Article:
1) Dropbox spends more on R&D than it does on Sales and Marketing. This is very rare for a SaaS company- the last time I ran the numbers, only Atlassian and Workday looked similar. 


2) At first glance, Dropbox seems to be generating more free cash flow than the true economic reality. That's because some payments on datacenter leases are classified as "cash flows from financing" and so don't impact the traditional free cash flow calculation. I've adjusted for this, and the result is ~10% lower FCF margins. There's nothing fishy going on here, but astute investors will realize that this is a real, ongoing cash expense and factor it in when valuing the company. 




I benchmark the financial health of SaaS companies using a growth vs. profitability scatterplot. The chart below plots 2017 revenue growth (y-axis) against 2017 free cash flow margin (x-axis). I'm a stickler on stock based compensation and treat it as a cash expense here. 



It is better to be above the trend line, because that means a company is generating higher revenue growth for a given level of cash burn/generation. Dropbox sits right on the line, at about breakeven adjusted free cash flow with just over 30% annual revenue growth. This is very different look from recent SaaS IPOs that tend to be at the top left of the chart: Okta, Mulesoft and MongoDB. All in, Dropbox is a pretty run-of-the-mill SaaS company from a metrics perspective- it is growing about as fast as I'd expect for its rate of cash generation.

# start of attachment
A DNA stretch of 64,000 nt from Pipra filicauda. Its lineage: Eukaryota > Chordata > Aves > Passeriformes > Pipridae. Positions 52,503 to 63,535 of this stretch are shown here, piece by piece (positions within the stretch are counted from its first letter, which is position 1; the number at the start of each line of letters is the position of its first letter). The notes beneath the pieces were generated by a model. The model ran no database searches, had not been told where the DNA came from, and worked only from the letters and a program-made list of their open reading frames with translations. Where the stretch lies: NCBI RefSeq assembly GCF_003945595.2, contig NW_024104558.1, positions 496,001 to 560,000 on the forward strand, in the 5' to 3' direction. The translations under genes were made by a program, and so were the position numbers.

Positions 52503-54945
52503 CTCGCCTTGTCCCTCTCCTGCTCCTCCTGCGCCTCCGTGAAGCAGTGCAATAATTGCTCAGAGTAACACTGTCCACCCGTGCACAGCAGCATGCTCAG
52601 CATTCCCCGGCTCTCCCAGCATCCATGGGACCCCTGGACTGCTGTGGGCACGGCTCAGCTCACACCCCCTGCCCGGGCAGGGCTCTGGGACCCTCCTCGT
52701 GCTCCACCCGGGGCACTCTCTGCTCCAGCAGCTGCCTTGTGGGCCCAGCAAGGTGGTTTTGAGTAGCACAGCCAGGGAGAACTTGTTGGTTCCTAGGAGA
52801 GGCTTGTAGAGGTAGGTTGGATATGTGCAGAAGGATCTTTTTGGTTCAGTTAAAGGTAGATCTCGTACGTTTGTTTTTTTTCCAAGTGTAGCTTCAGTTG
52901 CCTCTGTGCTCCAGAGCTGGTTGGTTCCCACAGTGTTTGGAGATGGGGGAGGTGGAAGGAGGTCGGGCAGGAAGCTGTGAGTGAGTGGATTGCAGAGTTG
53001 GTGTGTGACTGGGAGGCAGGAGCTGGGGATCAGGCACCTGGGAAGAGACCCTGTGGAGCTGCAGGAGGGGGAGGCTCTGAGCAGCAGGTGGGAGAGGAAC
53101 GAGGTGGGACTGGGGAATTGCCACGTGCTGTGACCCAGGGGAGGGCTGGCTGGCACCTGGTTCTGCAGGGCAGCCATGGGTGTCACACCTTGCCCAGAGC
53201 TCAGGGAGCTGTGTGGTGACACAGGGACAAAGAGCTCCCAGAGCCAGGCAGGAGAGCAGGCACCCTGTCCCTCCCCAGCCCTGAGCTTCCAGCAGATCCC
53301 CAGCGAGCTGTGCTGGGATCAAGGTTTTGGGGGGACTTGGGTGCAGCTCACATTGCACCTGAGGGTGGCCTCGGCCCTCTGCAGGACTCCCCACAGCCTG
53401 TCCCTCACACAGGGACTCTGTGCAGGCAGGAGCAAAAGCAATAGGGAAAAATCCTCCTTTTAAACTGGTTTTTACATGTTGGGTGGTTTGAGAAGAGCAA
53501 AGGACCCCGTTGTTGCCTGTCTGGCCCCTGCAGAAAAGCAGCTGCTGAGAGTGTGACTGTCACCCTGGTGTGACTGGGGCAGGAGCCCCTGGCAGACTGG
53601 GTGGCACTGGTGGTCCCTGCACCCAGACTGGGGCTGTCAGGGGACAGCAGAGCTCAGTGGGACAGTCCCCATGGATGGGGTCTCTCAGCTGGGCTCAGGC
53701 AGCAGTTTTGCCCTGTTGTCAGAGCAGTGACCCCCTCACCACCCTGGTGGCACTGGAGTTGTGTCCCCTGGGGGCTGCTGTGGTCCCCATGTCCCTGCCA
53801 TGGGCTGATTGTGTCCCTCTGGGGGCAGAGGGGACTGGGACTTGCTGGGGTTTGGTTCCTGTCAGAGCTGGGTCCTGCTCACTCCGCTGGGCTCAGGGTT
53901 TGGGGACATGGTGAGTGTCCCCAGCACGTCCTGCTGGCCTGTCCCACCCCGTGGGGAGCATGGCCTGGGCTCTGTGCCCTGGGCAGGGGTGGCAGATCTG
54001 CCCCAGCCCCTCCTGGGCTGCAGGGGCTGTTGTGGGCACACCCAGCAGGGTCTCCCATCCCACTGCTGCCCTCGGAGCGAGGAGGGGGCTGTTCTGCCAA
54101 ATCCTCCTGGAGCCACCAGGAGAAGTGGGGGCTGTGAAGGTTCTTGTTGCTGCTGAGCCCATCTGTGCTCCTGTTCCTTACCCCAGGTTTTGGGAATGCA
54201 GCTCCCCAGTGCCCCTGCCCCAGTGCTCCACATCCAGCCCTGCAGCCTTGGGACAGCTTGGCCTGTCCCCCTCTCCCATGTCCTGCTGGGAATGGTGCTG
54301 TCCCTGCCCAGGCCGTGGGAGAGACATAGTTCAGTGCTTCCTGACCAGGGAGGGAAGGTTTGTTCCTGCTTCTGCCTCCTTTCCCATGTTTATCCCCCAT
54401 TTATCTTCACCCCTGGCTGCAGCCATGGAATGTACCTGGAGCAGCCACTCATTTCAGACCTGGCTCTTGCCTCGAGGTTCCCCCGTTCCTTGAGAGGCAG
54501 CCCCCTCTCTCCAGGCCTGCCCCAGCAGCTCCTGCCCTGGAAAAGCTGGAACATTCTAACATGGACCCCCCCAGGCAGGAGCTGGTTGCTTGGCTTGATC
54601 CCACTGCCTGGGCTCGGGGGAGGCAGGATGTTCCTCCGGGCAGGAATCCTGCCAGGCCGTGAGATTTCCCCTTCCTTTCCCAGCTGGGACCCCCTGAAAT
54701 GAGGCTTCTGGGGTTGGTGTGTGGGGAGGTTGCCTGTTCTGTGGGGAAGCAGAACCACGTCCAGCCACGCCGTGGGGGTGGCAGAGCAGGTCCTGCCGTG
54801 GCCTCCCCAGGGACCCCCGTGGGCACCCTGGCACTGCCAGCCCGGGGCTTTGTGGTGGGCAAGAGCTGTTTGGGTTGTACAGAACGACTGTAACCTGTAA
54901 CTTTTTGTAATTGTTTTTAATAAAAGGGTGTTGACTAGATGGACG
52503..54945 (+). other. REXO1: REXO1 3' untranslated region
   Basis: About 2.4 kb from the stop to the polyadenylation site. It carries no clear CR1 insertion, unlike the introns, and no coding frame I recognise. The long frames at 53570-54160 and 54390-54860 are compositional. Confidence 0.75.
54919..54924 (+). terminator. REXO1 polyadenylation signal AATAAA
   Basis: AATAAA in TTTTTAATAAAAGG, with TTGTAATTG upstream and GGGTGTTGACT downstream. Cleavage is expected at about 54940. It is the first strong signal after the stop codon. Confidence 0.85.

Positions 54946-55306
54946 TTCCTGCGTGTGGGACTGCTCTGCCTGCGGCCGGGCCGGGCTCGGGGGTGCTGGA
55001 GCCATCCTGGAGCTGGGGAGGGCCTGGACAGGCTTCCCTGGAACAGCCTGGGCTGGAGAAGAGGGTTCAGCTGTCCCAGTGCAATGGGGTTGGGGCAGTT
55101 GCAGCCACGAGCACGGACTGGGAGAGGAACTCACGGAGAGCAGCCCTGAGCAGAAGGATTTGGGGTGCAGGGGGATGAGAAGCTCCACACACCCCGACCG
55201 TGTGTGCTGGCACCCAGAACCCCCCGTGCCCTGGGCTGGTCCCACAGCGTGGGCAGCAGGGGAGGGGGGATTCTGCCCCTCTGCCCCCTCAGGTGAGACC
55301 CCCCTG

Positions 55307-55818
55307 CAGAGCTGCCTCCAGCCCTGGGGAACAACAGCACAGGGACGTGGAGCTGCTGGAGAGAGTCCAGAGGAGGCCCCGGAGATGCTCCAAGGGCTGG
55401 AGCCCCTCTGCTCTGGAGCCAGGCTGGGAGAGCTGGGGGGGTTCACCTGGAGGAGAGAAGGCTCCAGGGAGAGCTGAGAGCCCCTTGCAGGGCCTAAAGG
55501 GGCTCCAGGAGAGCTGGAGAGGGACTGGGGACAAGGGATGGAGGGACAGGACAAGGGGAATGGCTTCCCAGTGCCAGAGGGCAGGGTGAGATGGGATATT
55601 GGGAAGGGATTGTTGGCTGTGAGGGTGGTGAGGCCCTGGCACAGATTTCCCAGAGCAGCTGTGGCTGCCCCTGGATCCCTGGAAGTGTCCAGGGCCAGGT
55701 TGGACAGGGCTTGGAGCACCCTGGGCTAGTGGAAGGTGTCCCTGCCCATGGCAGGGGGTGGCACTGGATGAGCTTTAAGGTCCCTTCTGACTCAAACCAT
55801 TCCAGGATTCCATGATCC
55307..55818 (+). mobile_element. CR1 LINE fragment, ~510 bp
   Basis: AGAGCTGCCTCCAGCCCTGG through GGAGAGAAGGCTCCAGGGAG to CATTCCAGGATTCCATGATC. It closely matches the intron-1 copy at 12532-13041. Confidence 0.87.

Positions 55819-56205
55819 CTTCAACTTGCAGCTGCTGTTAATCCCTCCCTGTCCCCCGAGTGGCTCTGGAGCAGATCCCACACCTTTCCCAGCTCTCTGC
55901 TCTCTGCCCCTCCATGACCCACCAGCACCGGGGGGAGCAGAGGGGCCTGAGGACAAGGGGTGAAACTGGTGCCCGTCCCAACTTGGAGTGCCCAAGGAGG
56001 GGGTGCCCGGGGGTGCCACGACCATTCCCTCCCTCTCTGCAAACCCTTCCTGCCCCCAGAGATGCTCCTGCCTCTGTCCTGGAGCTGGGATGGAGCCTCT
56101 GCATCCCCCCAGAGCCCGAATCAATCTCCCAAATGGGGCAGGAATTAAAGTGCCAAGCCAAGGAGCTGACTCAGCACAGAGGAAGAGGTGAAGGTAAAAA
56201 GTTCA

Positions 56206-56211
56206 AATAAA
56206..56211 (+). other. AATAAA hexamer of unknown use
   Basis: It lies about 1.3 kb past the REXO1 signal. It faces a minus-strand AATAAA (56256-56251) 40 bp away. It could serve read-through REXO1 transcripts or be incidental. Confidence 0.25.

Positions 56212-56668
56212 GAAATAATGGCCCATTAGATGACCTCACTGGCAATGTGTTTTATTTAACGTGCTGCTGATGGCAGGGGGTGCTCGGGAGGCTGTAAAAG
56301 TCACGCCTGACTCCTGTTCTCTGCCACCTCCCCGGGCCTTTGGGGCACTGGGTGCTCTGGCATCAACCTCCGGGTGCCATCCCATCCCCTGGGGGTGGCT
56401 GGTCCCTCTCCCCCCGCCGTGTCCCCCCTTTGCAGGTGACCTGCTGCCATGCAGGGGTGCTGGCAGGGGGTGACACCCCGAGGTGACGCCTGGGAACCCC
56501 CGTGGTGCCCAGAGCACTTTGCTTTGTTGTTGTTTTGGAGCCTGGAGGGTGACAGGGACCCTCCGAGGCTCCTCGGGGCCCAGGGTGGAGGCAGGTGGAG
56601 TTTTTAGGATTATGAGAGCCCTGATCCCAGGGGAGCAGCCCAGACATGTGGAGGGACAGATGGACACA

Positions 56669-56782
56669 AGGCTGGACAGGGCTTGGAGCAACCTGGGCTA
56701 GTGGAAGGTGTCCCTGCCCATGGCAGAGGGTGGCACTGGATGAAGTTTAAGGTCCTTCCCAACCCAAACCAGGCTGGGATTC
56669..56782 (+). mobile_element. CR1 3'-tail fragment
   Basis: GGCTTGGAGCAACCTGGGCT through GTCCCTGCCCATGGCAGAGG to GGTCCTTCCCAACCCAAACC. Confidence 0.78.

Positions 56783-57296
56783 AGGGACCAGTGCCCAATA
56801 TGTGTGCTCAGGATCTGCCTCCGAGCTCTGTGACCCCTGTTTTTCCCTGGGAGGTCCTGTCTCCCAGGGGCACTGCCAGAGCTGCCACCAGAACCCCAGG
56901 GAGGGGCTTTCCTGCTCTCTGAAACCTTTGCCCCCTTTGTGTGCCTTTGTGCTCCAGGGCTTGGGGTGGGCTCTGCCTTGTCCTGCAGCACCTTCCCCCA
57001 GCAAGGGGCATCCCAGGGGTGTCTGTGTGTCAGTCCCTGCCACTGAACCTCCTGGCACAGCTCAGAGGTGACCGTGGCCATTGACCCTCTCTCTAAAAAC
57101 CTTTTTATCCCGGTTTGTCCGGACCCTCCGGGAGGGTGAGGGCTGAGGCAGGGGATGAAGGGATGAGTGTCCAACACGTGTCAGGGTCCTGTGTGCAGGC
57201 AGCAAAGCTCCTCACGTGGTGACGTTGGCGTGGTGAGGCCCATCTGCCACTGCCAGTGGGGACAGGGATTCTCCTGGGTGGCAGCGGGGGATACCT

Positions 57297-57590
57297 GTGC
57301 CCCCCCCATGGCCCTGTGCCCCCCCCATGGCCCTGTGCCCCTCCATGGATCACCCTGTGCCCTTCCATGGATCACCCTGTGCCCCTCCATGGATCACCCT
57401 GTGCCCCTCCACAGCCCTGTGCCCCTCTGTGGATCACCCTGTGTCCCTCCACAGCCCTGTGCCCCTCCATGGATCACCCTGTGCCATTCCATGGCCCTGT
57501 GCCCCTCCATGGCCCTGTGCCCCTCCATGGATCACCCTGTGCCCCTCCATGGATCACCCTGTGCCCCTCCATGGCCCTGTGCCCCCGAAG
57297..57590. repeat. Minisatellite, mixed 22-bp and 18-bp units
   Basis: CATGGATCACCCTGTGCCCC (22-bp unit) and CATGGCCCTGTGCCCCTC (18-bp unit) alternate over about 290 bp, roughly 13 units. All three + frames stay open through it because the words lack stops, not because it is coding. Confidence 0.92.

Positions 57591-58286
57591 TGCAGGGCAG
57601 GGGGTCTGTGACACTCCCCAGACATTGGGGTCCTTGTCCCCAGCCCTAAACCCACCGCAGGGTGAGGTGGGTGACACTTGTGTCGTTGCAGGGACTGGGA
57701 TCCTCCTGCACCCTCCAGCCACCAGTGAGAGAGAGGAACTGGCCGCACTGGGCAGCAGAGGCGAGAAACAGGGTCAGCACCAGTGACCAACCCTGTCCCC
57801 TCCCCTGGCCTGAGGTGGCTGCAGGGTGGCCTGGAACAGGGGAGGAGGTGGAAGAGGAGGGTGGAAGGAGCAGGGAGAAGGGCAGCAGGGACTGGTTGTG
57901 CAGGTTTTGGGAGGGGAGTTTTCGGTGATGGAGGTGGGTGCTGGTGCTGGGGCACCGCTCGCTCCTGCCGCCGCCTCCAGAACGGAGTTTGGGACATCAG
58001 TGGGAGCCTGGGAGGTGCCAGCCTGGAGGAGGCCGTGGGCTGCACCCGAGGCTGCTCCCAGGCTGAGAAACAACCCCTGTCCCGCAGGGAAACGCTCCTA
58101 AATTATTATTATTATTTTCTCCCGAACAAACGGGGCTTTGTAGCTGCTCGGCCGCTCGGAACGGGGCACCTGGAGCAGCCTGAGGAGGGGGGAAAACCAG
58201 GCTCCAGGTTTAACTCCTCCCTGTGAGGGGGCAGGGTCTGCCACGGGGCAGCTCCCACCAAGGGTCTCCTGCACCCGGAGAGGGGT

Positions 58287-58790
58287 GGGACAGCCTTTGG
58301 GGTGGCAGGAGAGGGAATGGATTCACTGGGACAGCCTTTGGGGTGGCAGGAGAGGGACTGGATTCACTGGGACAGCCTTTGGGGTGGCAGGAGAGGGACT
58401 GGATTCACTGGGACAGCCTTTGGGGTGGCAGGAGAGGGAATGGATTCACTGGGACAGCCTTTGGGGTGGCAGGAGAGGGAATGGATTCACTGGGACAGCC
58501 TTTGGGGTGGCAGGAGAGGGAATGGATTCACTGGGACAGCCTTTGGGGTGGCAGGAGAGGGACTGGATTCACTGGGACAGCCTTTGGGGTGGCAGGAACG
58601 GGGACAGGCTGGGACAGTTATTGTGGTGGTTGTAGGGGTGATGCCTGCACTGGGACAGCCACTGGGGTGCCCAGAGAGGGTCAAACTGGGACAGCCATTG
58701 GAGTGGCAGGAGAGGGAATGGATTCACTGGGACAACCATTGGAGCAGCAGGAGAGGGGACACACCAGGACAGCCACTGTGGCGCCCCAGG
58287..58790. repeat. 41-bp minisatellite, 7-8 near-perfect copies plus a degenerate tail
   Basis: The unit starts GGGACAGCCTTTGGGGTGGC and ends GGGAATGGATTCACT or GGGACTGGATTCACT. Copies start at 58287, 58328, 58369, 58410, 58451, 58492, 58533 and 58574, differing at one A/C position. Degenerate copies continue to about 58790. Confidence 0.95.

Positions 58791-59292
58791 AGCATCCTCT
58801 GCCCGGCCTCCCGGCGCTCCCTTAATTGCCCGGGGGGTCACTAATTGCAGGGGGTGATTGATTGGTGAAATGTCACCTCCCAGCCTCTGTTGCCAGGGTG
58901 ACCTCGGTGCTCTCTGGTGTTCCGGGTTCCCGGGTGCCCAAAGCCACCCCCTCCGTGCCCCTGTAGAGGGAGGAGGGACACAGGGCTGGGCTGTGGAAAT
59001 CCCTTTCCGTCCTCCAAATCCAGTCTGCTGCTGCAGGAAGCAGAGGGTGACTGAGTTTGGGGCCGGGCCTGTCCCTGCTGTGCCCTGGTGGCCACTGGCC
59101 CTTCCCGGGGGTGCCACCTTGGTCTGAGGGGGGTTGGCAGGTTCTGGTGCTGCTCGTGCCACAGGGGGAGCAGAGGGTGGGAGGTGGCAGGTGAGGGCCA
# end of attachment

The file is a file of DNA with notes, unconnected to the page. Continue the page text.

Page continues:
I value SaaS companies by comparing their EV/Gross Profit multiples to the sum of the two variables in chart above: free cash flow margin and growth rate. Traditionally I use gross profit growth, as I don't like the swings in services intensity that often impact relative growth rates (SaaS companies often go through waves of re-investing in and/or pulling back from providing professional services).


In Dropbox's case, this is a generous way to account for growth given the company's rapidly expanding gross margins- but it is unclear how sustainable the rate of improvement is and so it is worth being cautious. I've still plotted the company using gross profit growth rate, but I think of the company's position on the x-axis as "soft" with risk skewed to the leftside. The positioning on the y-axis assumes a $10bn enterprise value, equal to the valuation from the last round, as a placeholder since we don't have an initial price range for the IPO yet.